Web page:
Edeter
      • Do they have advertising?

        I don't know, I've never been there but if they have advertising they are making money from that and that should be the tradeoff.
        rfoto
        • That's the point...

          As I read this, the issue is Instagram can now use you (or your children) and yourimages in their advertising, eh?

          Video: Dick and Jane Rfoto are playing with their father's smart phone and uploading photos to their father's Facebook account.

          Voice Over: "Little Dick and his sister, Jane are having fun with their father's smartphone, uploading pictures to Instagram."
          Jim Kirk
      • @Challenger R/T

        You're not seeing this situation very clearly.

        Here's an analogy for you: If someone gave you access to an apartment that you can use for free, do you think they should be able, at any point, to suddenly change the rules to give themselves the right to enter that apartment at any time, go through your personal stuff, take your belongings without compensating you and then sell these items to make money for themselves? That's what Instagram is effectively doing. In the real world, that's called theft. Offering services for free doesn't give you the right to do absolutely anything you want to users of your service.
        eMJayy
        • and here is one for you

          Your access suddenly comes with a price of personal intrusion that you are unhappy with. You find another place to live.
          cwallen198031
        • The change is that sudden ...

          If someone gave you 30 days notice that the terms of your free apartment were changing, I don't think you'd have anything to complain about if you stayed.
          bkshort9
    • Win-Win

      you use their free service to make money and stay in business, how is it theft when they simply also gain from the relationship to stay in business. would it be theft if they asked you to share profit from those clients you gained as a result of using the service to promote your business?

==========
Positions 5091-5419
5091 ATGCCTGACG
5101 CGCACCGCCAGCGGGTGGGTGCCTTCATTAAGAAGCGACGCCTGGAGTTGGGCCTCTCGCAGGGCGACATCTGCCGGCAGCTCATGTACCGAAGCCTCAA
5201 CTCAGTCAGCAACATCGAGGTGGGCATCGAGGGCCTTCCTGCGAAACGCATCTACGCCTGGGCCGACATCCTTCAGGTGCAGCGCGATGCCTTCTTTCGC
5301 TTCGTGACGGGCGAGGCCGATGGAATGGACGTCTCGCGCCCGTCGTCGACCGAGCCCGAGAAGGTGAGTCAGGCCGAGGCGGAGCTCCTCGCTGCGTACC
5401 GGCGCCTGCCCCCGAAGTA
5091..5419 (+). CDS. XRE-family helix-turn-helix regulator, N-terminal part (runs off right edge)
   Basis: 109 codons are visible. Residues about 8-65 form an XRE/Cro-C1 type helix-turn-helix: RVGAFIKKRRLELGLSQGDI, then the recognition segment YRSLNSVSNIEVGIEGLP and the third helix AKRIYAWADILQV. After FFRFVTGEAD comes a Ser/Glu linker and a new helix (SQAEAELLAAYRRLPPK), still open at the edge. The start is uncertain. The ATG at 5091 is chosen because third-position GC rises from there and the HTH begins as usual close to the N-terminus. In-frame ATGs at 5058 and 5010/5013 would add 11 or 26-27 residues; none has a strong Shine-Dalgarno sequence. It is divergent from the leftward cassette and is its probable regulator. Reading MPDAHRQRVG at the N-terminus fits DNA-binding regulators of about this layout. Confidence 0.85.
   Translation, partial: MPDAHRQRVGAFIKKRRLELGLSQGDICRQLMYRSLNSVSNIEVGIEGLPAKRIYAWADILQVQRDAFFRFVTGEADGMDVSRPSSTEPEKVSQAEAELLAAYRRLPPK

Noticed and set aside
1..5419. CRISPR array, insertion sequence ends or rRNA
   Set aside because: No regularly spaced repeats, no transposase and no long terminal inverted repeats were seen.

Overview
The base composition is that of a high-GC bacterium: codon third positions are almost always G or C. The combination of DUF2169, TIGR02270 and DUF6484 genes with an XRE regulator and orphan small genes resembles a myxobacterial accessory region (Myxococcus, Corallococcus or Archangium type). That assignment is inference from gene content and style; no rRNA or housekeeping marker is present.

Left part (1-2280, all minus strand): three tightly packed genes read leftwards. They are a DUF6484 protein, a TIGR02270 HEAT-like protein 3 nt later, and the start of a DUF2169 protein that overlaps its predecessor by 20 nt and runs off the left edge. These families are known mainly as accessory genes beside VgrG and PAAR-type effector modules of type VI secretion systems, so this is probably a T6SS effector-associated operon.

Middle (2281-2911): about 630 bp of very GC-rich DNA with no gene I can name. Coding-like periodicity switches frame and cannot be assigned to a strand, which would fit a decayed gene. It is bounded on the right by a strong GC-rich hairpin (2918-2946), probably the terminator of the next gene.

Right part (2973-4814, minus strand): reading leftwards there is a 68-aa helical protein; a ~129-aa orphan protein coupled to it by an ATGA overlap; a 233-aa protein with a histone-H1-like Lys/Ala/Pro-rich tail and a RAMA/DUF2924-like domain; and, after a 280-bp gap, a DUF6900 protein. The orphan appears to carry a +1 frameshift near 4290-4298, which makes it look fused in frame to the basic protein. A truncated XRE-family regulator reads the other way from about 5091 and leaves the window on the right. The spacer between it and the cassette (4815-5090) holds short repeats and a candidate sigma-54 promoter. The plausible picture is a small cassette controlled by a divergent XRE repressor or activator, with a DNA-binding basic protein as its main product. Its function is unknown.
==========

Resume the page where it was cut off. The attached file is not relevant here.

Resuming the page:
mbailey003
      • And people complain about Google.

        Facebook and everything touched by them is a disgrace. Facebook really is terrible, use Google Circles instead.
        Joe.Smetona
        • LOL! Don't you mean that anything Google touches is a disgrace?

          making Apps a paid to use service, now? Just shutting down offereings at a whim? Pulling Sync support? And Google+ and Circles? Nobody uses those, so they'll be gone soon.

          And your words tell me you've never read Google's privacy policy.
          William Farrel
          • Nope, nobody uses Google+

            Not even Google employees.

            The question is, were you lying or just not thinking?
            John L. Ries
          • Have you read them Wlliam?

            Share your vast wisdom. Please :-)
            ericaaa12
          • Really?

            Google actually has a "privacy policy"?!?
            Jim Kirk
          • The cloud is slowly self destructing.

            As it should be.

            The whole scheme is based on the philosophy that "you can fool all the people all the time".
            Cayble
          • I wouldn't go that far...

            ...but on the whole, self-sufficiency is the better policy to the extent one can afford it.
            John L. Ries
    • Said it before...I'll say it again.

      If anyone is stupid enough to use Farcebook, or any other of these Cloud/Social Networking sites, to store personal or professional information...then stop the whining...and just get over the fact that you have given up ALL rights to your files.
      IT_Fella
      • Spot on!

        I post pictures on Facebook but never the super private ones that may come back to bite me. Or private pictures of family, mostly I post generic pictures, ones that anyone could get.
        martin_js